Depending on which construction industry body you speak to, the Voluntary Reconstruction Program (VRP) is “dead” or “alive and well.”
The future of the VRP was highlighted when it emerged last month that construction industry stakeholders, including cement producer PPC and Master Builders South Africa (MBSA), were engaging with the Department of Commerce and Industry and Competition. (dtic) on development. of a construction industry master plan.
The government subsequently published a National Infrastructure Plan 2050 (NIP 2050) this month for public comment. Some of its purposes and objectives are similar to those of the VRP.
The VRP resolution agreement between the Presidential Infrastructure Coordinating Commission (PICC) and the SA Civil Engineering Contractors Forum (Safcec) in October 2016 resulted in seven JSEListed companies that agree to collectively contribute R1.25 billion over 12 years to the Tirisano Fund for socio-economic development and undertake new transformation initiatives.
The agreement also resolved the exposure of these companies to possible claims for damages from identified public entities that arose mainly from the expedited resolution process of the Competition Commission.
This followed a series of companies that signed consent agreements with the commission in 2013 after admitting to bid rigging and collusion in contravention of the Competition Law.
The South African National Highway Agency (Sanral) withdrew the civil damages claims valued between R600 million and R760 million that it had brought against various companies when the VRP settlement agreement was signed.
‘Dead’ … or not
MBSA CEO Roy Mnisi said that as far as MBSA is concerned, the VRP “is dead.”
“The agreement was signed in 2016 and most of the companies that signed that agreement have fallen into business rescue and some of them have closed,” he said.
However, Webster Mfebe, Safcec CEO, said: “It is total nonsense that the VRP is dead. The VRP is alive and well. ”
Mike Wylie, Former President and CEO of JSEWBHO, which is listed and now chairs the Tirisano Fund, also emphasized that the VRP is not “dead” and is “a fantastic initiative”.
Mnisi’s reference to construction company failures relates to Basil Read, Group Five and Esor going to the commercial rescue and Group Five and Esor are excluded from the list. JSE in 2020.
Mnisi added that the construction industry experienced a sharp decline in 2017 and 2018 and, with the impact of the COVID-19-19 pandemic in the industry, “we doubt that [the] Program [VRP] it will be implemented as planned ”.
However, Mnisi said that MBSA believes that the VRP could be incorporated into other industry plans, such as a master plan for the industry.
Mfebe stressed that the VRP is not a panacea but rather a measure of intervention of the signatory companies to make a contribution to the transformation of the sector.
“It is not the main driver of transformation. It is a supportive measure and should be viewed as such.
“The failure of transformation in the industry, if anything, has nothing to do with the VRP being ineffective or dead,” he said.
Mfebe highlighted the importance of diversity and sustainability to drive transformation in the industry.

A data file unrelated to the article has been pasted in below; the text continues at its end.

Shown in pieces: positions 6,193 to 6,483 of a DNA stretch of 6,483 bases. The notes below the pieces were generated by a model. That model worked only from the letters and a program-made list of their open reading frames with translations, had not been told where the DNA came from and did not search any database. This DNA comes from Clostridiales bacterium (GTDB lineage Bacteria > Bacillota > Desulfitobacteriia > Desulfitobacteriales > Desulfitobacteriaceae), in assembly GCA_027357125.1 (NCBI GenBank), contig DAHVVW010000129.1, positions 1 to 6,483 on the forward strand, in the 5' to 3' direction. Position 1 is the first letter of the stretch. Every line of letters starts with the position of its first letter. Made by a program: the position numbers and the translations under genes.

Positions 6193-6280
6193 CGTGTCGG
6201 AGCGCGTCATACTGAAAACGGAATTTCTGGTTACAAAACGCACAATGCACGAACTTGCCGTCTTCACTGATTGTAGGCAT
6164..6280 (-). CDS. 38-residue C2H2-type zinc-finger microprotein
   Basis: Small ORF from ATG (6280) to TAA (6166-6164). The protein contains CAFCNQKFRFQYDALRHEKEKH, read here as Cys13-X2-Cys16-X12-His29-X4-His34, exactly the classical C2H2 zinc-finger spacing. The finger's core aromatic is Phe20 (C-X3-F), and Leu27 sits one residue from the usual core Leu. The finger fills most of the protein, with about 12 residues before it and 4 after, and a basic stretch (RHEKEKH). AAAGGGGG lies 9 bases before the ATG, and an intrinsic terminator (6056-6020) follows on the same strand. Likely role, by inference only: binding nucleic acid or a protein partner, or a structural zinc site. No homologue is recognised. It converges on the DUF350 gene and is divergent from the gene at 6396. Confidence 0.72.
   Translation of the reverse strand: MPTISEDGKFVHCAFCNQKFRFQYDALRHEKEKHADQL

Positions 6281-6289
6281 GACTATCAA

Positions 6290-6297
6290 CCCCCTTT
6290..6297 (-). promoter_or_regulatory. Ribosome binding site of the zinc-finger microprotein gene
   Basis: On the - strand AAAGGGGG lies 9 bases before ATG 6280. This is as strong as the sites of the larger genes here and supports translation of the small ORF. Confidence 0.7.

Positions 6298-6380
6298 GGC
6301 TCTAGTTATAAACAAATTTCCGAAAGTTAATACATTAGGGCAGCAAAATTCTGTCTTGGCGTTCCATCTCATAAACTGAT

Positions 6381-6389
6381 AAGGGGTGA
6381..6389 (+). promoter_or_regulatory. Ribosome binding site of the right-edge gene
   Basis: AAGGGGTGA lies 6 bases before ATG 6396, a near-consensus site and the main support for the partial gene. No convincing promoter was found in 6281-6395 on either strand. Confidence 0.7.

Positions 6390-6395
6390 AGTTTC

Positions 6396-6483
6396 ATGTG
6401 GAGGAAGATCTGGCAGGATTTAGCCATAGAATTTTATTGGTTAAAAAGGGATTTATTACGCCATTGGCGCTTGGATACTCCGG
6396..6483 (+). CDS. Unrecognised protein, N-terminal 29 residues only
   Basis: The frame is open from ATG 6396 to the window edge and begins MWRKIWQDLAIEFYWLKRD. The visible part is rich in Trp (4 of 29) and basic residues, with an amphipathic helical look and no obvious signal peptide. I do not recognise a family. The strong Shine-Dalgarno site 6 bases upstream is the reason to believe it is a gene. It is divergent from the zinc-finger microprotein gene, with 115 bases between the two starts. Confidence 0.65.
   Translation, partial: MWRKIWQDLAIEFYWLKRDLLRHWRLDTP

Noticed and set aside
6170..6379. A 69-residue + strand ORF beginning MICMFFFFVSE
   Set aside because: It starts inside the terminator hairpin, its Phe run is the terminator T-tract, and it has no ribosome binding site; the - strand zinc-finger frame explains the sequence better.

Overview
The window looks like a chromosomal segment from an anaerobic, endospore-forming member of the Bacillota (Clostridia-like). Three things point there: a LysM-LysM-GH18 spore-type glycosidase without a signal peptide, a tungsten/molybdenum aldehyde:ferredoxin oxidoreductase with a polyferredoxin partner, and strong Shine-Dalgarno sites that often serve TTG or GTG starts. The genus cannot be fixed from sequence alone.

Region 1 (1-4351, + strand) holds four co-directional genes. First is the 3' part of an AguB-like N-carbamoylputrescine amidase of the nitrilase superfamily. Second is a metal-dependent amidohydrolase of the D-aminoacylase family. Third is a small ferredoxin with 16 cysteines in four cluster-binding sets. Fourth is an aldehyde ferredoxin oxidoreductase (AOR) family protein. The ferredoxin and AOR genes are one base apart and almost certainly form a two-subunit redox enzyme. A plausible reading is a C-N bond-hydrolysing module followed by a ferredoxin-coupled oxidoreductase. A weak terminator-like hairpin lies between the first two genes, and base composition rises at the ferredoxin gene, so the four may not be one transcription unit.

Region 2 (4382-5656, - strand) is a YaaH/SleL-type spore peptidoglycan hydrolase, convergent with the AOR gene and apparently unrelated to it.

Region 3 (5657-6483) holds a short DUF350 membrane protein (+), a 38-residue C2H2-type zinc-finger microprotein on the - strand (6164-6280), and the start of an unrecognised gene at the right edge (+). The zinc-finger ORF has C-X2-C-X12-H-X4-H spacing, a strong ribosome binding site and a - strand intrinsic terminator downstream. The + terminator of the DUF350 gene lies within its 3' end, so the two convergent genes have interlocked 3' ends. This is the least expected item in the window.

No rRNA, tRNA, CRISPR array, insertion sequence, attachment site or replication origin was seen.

He said diversity is important because of the need for experienced white engineers to pass on their knowledge and expertise through mentoring programs to graduates of all races.
Mfebe said that for the transformation to be sustainable, there must be enough work.
This will allow newly acquired companies with majority black ownership a chance to move up the ladder to the point where they can be listed. JSE, if they wish, and over the years have a market capitalization at least close to that of established players in the industry.
“The Tirisano Fund is an interim measure. It’s just a complement to efforts to transform the industry, ”he said.
Mfebe said there will be no disjunction between the VRP and a master construction plan.
“For us to be successful, we must help emerging contractors to integrate into the construction economy,” he said.
Wylie said the VRP comprises seven programs to strengthen construction companies and industry, and is geared towards service delivery.
He believes that the programs that the VRP has are exactly what a master plan needs, because the industry needs to be strengthened because “there has been a huge capacity gap.”
Sector ‘already transformed’
“The industry is pretty well transformed, so transformation is not a big thing on the agenda, because if you look at the industry now, there is not much to transform that is not black already,” he said.
This follows, among other things, Murray & Roberts (M&R) selling its South African infrastructure and building businesses to the wholly black-owned Southern Palace Group in 2016, while JSEA publicly traded Aveng sold its southern African construction and engineering business, Grinaker-LTA, to the black-owned Laula Consortium in late 2019.
This was in line with the transformation commitments of the VRP signatory companies in terms of which each of them agreed to:
Advising up to three emerging black-owned contractors so that they can maintain a cumulative annual income equal to at least 25% of the mentor companies’ annual income for civil engineering and construction works delivered in South Africa by 2024; or
Dispose of at least 40% of its civil engineering and general building construction businesses in South Africa to a company that is more than 51% owned, managed and controlled by Blacks.
Wylie added that the Tirisano Fund has around R1 billion to spend and will hopefully attract more money from elsewhere “to give him a little more pain. [power]”.
However, in November 2020 it became known that several of the VRP signatory companies were not up to date with their payments to the Tirisano Fund.